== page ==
This afternoon, RIM welcomed us into their CES lair to get some much-anticipated hands-on time with the Playbook. We were able to spend about 15 minutes manhandling the device, and while the software on the machine is a pre-beta build and not final, we came away with some pretty good impressions — for the second time.
First things first… tthe hardware on the BlackBerry PlayBook seems to be incredibly well built. Honestly, it feels super solid, really good in the hand, and definitely has the weight and feel of an upmarket device — not too heavy though, and not too light. As far as the 7-inch screen does, well, it’s a bit too small in this writer’s personal opinion, but the PlayBook comes away feeling way superior to Samsung’s current tablet offering. All hardware controls including the volume keys and even power key seem to be manufactured well even. Hit the break for more!
The screen on the PlayBook is very crisp, rich, and bright, with text showing clearly and very easy to read. We’re not Retina Display crisp, but much sharper and crisper than Apple’s iPad. Now, for what people have been waiting for — touch responsiveness is amazing and anyone concerned that the somewhat dodgy experience of using a BlackBerry Storm or BlackBerry Torch touchscreen would be replicated on a larger scale here shouldn’t worry. The screen reacts beautifully to every input, and given the early nature of the software build, we have no doubt that this tablet will perform wonderfully in customer’s hands as far as touch is concerned. The card / tab interface worked great and is going to feel similar to anyone who has used webOS, but for those who haven’t, it’s pretty intuitive and is a very well put together UI.
The pre-production unit we used didn’t have much in terms of pre-loaded software and apps, and we weren;t able to test any of the multimedia player functions (though we previewed them in our earlier PlayBook demo session), but we did get a chance to dive into the flash-capable browser and poke around on YouTube just enough to tell you that Flash works, and it works quite well. The browser itself is fast, and scales text admirably, with most sites showing up quickly and crisply.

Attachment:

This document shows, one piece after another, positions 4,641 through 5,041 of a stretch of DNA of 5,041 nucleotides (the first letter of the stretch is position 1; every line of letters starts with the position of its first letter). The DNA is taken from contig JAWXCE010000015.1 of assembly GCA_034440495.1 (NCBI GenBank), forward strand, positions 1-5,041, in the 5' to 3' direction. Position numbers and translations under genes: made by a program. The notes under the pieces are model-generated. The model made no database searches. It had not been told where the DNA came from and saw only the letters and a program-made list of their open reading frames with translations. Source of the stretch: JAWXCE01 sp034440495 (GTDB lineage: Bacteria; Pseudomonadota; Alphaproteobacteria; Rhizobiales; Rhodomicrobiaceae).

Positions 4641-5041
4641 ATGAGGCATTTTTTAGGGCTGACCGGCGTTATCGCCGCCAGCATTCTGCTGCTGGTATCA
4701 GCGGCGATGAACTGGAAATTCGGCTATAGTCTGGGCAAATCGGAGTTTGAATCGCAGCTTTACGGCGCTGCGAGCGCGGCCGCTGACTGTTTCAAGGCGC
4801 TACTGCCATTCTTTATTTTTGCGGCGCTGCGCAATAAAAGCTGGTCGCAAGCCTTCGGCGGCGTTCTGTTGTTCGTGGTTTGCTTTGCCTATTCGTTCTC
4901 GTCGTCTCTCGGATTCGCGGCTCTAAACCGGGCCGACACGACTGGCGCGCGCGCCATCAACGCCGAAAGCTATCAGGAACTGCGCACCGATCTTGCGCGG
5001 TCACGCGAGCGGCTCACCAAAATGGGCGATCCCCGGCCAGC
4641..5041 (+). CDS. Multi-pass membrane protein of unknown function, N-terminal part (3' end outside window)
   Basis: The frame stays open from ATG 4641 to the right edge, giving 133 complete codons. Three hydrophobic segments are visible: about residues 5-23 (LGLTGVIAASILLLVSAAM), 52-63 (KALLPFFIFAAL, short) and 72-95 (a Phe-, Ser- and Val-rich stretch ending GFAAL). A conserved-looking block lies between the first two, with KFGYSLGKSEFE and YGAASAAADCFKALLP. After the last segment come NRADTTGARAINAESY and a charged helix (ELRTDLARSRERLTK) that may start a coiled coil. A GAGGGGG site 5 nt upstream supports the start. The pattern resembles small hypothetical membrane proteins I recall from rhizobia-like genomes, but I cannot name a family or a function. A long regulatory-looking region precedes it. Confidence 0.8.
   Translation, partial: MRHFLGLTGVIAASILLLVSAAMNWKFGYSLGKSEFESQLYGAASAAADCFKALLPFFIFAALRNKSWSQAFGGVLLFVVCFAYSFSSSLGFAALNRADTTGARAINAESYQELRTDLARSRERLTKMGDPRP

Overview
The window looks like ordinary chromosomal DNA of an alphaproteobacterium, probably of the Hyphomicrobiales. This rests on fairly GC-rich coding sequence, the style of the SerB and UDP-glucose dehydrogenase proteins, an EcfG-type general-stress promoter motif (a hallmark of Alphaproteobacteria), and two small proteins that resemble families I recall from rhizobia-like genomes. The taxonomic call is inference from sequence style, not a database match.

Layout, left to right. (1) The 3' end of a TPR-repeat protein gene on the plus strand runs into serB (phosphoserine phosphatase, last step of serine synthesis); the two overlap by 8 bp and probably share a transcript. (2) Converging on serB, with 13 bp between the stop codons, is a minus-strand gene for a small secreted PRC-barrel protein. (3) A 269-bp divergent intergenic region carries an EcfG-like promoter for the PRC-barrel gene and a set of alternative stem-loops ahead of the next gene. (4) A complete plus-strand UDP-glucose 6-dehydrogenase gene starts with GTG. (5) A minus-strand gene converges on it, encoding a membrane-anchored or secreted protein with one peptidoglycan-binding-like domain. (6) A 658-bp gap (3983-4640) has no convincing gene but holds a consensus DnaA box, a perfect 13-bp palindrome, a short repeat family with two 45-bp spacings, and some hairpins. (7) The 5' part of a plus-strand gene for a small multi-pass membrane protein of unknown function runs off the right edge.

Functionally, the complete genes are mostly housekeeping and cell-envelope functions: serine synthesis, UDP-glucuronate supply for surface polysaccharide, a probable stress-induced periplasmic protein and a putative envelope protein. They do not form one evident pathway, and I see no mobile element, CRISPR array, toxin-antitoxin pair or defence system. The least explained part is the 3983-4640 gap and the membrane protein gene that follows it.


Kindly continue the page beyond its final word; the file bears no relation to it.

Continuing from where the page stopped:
As for overall device strategy, RIM seemed to be pretty clear on their commitment to a well fleshed out ecosystem. While the device we used didn’t have much in the way of apps beyond the basic OEM stuff, they assured us that, come launch time, Blackberry App World will be full of PlayBook-specific apps. We hope they stay firm to this commitment, as while the Playbook hardware is certainly impressive, the stock configuration does leave a bit to be desired in terms of extended functionality.
As has been noted before, none of the messaging-specific applications, including the email app, your calendar, contacts, and BlackBerry Messenger will work without tethering the Playbook to an actual Blackberry handheld device. RIM noted that this was a conscious decision, believing the PlayBook in stand-alone mode to be more oriented towards media and web-specific purposes. That’s all well and good from a marketing standpoint, but in real-life usage, we’re not sure we agree. The case for BBM on a tablet isn’t cut and dry, but a RIM device without default access to the legendary Blackberry push messaging experience seems like sort of a bizarre proposition to us, and the argument that web-based email and applications will supplant the actual on-board messaging system in a pinch is exactly the kind of logic that led Apple to eat their words and launch the App Store.
Don’t get us wrong, the PlayBook has the makings of an incredibly solid platform, we just hope RIM is as attentive to the App ecosystem as they have been to the actual hardware. Check out our hands-on gallery as well as some video, alright?